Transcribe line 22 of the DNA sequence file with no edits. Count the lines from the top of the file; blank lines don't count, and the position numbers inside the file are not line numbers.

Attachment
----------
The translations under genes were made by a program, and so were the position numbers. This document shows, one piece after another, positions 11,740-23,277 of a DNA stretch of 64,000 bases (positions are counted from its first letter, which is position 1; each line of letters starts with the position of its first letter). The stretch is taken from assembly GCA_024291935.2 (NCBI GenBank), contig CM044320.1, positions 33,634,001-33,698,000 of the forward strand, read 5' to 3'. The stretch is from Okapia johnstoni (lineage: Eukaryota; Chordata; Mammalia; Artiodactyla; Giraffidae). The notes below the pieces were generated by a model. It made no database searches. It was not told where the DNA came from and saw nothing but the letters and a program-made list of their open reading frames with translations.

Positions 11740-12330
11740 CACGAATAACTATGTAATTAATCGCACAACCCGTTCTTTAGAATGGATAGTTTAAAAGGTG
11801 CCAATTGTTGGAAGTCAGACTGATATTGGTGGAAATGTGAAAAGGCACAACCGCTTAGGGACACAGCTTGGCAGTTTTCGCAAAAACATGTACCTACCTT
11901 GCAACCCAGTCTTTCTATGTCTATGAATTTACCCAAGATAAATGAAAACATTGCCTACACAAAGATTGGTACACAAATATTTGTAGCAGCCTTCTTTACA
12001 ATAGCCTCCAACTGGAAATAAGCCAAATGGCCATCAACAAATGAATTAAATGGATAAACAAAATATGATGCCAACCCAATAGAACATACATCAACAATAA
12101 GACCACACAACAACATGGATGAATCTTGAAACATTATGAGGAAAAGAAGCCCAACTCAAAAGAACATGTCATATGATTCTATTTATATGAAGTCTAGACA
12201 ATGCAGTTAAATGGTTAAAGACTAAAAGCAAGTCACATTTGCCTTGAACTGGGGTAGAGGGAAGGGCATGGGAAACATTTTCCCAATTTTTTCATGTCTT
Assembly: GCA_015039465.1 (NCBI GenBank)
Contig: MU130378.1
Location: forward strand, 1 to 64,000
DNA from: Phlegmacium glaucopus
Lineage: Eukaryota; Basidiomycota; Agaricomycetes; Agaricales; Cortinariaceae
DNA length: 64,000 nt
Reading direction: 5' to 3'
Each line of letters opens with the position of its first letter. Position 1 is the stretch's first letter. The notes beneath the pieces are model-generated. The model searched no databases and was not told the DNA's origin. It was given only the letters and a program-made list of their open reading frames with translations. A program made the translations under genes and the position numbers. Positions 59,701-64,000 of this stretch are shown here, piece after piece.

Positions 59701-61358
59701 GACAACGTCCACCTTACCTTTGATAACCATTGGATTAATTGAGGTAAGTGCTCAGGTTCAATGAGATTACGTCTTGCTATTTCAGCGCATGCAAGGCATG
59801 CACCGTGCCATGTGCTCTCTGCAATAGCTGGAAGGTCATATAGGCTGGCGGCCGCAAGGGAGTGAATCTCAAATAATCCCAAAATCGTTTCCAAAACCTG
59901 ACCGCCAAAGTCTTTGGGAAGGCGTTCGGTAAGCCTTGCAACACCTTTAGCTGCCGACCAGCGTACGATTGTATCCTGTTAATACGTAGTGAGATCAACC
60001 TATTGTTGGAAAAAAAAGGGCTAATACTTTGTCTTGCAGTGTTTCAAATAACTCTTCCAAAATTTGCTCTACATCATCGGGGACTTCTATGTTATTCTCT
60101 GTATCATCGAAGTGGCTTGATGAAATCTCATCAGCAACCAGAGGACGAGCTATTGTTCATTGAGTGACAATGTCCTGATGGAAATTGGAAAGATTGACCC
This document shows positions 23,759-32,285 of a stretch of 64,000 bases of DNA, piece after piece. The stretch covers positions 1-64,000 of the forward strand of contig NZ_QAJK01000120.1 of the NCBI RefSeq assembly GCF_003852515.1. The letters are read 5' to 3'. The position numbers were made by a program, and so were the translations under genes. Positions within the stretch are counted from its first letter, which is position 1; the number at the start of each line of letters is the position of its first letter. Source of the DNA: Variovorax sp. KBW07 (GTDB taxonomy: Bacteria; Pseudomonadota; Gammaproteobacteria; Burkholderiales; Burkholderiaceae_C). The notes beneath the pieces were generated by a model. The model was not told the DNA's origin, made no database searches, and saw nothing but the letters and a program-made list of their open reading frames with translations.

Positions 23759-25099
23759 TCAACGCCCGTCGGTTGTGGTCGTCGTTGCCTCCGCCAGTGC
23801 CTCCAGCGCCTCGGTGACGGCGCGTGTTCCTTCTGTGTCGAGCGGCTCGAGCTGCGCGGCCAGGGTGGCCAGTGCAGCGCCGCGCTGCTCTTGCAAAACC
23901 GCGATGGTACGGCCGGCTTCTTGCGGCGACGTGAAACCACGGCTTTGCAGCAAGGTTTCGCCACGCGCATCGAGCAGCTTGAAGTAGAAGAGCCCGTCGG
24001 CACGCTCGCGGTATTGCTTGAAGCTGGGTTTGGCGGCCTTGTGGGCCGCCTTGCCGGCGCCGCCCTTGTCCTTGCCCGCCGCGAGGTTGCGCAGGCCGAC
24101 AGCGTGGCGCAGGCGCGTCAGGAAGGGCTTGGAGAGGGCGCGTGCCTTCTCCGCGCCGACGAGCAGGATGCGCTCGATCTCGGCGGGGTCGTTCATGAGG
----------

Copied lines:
60101 GTATCATCGAAGTGGCTTGATGAAATCTCATCAGCAACCAGAGGACGAGCTATTGTTCATTGAGTGACAATGTCCTGATGGAAATTGGAAAGATTGACCC